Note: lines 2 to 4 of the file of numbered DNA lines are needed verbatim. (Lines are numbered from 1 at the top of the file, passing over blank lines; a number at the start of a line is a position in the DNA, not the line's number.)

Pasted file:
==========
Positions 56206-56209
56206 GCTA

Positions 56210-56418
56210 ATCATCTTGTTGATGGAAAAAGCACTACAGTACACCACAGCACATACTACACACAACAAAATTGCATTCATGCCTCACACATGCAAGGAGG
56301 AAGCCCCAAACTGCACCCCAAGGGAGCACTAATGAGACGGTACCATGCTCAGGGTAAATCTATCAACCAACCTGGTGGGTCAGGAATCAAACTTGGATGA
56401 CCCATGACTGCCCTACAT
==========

56206 GCTA

Positions 56210-56418
56210 ATCATCTTGTTGATGGAAAAAGCACTACAGTACACCACAGCACATACTACACACAACAAAATTGCATTCATGCCTCACACATGCAAGGAGG